Sharon, I'm not surprised that you would know very little about the Erie Canal, living on the opposite coast of our nation, as it were. The canal era of the United States was really quite brief. For example, it really got started in a significant way with the Erie Canal which went into operation in 1825 after seven long years of construction. Subsequently, Ohio, Indiana, Illinois, and Maryland each had important canal systems. Just when these systems were completed and working well, the railroads came along. Construction of rail lines moved passenger traffic, and eventually freight traffic off the canal system onto rail cars. By the 1870s almost no canal traffic existed. Canals were eventually abandoned (except for the Erie and a few historic stretches of others)and allowed to fill in or be converted to rail lines or roads.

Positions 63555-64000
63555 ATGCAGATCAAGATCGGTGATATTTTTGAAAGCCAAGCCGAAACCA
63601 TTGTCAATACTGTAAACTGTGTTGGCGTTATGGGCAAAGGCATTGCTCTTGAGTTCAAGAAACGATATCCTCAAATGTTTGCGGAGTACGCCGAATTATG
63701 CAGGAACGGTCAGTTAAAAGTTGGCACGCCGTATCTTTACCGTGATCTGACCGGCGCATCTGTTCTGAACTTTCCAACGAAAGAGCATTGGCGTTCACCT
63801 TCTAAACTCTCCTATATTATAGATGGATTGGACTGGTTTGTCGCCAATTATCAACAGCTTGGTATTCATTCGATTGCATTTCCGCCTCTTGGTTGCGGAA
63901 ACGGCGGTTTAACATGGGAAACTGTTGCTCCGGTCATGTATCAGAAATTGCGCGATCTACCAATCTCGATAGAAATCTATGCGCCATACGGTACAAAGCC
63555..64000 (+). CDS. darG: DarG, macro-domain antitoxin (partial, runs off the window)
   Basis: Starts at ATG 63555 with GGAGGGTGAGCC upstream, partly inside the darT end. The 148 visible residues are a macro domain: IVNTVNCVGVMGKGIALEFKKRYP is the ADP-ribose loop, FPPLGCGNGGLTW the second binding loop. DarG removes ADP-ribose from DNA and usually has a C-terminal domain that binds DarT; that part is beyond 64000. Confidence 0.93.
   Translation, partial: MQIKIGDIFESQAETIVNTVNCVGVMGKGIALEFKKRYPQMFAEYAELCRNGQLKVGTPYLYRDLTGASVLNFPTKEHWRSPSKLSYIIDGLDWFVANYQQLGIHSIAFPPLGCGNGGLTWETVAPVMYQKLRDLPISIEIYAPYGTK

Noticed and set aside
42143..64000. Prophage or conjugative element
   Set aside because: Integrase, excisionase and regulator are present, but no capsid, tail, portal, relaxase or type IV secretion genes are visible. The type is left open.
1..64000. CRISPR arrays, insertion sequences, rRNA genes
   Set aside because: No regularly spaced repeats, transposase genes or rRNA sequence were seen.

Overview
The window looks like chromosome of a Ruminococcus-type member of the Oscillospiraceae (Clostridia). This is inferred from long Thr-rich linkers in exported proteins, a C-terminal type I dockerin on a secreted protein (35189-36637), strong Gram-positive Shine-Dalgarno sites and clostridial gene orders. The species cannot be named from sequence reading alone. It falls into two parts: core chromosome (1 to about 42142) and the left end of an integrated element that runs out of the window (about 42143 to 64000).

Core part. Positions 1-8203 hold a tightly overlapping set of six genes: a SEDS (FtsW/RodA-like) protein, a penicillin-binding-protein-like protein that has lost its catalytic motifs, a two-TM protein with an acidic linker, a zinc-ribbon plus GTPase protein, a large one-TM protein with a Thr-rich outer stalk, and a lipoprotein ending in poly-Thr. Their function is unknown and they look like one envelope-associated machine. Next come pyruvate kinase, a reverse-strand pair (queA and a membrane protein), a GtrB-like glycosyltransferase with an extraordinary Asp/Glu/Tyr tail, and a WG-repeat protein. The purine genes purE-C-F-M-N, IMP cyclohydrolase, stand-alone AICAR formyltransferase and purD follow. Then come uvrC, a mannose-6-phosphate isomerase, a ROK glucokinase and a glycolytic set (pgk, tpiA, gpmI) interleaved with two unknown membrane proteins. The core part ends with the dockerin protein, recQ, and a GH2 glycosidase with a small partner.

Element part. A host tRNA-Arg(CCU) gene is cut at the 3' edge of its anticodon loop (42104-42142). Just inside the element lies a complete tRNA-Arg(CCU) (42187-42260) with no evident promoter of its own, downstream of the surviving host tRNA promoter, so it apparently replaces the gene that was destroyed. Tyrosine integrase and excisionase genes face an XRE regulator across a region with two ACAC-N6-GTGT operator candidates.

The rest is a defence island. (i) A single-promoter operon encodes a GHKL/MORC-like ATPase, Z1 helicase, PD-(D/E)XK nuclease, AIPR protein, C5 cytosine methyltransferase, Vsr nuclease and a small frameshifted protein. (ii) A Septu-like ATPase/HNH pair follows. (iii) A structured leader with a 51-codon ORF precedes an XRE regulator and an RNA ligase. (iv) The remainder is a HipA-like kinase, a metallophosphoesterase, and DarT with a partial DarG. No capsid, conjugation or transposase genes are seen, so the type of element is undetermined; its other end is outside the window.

States farther west, like Minnesota, and even Michigan, were settled too late for the canal era. Michigan had a proposed system in the 1830s but it never got off the drawing board because the railroads were already a more viable means of transportation.

Just a little slice of history here to encourage interest in our great nation's historic canals!

Blessings to you all,
Donna Winters

pol said...

Hello Donna, I really enjoyed your interview and esp your story of the towel on the bedpost, I dont think even this would have stopped my hubby. glad yours took the hint. it seems you read many of the books that I like to read so we are kindred souls.
I like the sound of the story on the Erie Canal dont think I have ever read one about it. thanks for sharing your comments and the book.
Paula O(
a reader from Ga

Great Lakes Romances said...

Paula, thanks for stopping by to learn about me and my book on the Erie Canal. That crazy story about the towel seems to grab peoples' attention.